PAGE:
Algeria, May 1, 2018


Public Promotional Apartment Prices In Algeria Bewilder Expatriates

The hopes of many members of the Algerian community settled abroad frittered away after the announcement of the prices of new accommodation addressed to them in the form of “public tender” as specified by the Ministry of Housing, Town Planning and City, which set at 58,750 Euros the price of a three-room apartment (80 square meters), while the value of a 4-room apartment (100m2), has been set at 353 million centimes, or 73,400 Euros, while a 5-room apartment (120 m²), reached a price of 88,000 Euros.
“Echorouk” polled to this effect some Algerians residing in different countries, and they all concurred that the prices are exaggerated and do not encourage the new-housing seeking expatriates to continue adhering to the LPP housing formula compared to what is offered in other countries, whether in the Maghreb region or in European countries.
Despite the fact that 16 thousand expatriates from 93 countries registered themselves in this housing formula, the number remains large compared to the proposed housing quota which does not exceed 2,247 new housing units as a first stage and distributed across 24 provinces of Algeria.
This number is likely to rise with the extension of the registration deadline set until the end of next September, as some expatriates have had a “foggy” notion until now about this housing scheme in the absence of a clear-cut project and clear time limits.
In the same context, Ms Faiza N. an expatriate living in Germany, said she and many Algerians at first hailed this housing LPP formula and bode it well, but they quickly backed down because of its ambiguity, expressing great fear that the same sorry fate could befall them similarly to the AADL housing Project.
Ms Faiza considered that the earmarking of a sum of money of this amount does not serve the expatriates, and it is better for them to raise a sum appropriate to them by purchasing an apartment according to their financial ability and to their choices, instead of investing their money in housing projects that will eventually not see the light.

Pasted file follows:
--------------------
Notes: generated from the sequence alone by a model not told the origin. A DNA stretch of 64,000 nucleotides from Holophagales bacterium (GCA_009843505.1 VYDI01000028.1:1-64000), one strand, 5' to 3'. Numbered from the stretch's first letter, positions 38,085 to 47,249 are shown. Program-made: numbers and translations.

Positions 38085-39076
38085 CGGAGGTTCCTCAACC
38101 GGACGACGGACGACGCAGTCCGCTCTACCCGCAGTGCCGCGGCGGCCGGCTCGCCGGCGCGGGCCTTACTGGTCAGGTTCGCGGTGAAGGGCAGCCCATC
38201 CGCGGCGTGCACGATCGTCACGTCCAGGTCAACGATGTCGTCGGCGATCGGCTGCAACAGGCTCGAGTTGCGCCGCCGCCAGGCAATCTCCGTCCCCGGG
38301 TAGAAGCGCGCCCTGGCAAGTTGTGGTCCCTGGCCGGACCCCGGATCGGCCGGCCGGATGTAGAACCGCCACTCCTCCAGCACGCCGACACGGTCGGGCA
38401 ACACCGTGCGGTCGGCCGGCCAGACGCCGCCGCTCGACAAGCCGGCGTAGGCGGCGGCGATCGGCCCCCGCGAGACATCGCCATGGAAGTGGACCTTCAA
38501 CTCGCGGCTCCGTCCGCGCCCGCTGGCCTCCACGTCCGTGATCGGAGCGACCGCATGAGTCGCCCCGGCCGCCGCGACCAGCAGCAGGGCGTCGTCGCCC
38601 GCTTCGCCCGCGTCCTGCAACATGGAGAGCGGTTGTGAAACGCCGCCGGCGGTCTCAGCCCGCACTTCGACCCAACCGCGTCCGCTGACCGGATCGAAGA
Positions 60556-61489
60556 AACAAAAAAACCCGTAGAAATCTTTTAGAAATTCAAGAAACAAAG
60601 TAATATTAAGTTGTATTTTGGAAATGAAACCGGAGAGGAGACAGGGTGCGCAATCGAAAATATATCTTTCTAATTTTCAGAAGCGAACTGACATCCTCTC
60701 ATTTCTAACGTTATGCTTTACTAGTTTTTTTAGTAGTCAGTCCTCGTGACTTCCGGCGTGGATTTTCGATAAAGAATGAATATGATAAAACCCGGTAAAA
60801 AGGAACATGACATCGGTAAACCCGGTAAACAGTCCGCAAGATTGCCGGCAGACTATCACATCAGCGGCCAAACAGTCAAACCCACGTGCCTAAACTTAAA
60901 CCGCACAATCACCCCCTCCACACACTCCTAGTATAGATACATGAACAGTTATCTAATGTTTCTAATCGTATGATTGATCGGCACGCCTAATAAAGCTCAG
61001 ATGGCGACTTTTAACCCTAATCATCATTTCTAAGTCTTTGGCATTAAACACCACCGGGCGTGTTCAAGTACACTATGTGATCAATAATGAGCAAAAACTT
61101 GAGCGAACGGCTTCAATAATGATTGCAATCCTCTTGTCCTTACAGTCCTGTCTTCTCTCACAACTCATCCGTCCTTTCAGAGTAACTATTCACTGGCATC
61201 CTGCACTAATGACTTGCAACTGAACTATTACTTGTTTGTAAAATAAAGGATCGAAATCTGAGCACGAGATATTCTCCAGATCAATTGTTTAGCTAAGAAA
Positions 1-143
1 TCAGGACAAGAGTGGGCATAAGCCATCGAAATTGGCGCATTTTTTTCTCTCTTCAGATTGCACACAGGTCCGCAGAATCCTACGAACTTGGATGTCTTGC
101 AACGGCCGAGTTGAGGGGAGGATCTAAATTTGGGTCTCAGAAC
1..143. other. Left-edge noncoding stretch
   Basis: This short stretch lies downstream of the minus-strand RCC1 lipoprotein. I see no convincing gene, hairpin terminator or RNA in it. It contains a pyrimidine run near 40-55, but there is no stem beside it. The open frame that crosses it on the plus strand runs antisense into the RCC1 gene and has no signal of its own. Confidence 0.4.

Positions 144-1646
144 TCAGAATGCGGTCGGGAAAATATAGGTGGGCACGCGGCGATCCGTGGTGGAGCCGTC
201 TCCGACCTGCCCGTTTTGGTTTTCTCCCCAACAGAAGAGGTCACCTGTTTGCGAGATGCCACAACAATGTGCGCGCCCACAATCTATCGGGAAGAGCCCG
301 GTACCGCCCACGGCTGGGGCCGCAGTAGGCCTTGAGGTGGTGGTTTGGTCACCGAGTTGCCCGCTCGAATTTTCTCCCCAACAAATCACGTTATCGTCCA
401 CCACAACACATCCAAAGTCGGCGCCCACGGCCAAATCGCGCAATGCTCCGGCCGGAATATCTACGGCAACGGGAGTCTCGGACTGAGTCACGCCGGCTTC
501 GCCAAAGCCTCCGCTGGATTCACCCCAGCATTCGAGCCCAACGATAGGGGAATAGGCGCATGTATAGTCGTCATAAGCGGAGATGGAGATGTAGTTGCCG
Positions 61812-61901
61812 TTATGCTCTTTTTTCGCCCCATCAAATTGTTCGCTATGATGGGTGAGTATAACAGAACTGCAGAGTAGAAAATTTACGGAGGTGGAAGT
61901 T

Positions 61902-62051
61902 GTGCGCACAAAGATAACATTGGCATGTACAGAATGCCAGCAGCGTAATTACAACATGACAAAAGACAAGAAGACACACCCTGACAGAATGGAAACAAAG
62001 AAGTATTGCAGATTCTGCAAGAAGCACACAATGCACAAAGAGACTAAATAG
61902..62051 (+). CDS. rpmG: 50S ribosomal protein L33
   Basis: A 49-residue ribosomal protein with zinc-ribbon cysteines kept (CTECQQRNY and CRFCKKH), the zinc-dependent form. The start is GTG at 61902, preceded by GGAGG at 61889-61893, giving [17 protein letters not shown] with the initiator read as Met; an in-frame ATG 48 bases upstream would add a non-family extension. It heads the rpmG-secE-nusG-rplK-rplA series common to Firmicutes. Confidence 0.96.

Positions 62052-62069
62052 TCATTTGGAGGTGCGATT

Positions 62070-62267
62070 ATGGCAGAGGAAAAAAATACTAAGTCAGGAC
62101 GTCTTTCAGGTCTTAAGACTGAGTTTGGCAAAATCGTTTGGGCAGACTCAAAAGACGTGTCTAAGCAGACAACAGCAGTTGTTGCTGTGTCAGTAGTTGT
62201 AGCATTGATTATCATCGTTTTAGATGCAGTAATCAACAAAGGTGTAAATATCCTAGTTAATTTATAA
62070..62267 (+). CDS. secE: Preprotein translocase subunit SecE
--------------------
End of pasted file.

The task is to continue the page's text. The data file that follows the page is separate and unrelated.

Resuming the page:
As for Mr Nazim. L, who lives in Paris, he also considered that the new LPP apartment price is exaggerated and very high compared to what is available in Morocco, Tunisia or Spain and said that he is not inclined to invest in Algeria, especially that the expatriate is in front of an unclear picture of this “mysterious” housing project, as he put it.
For his part, Mr Yacine said: “I can buy two apartments in Turkey at this price in a tourist country and I know that there is a great demand to this effect by numerous persons of different nationalities”.
Mr Yacine also surmised that in that case he can acquire a new house and rent it during the period of his non-presence in this country, and this will generate a lot of money and help him in the development of other profit-yielding projects.
Mr. Yacine further argued that he visited Turkey a few months ago and actually inquired about the prices of real estate there, stressing that the price of a decent apartment in that country is set at around 24 thousand Euros.


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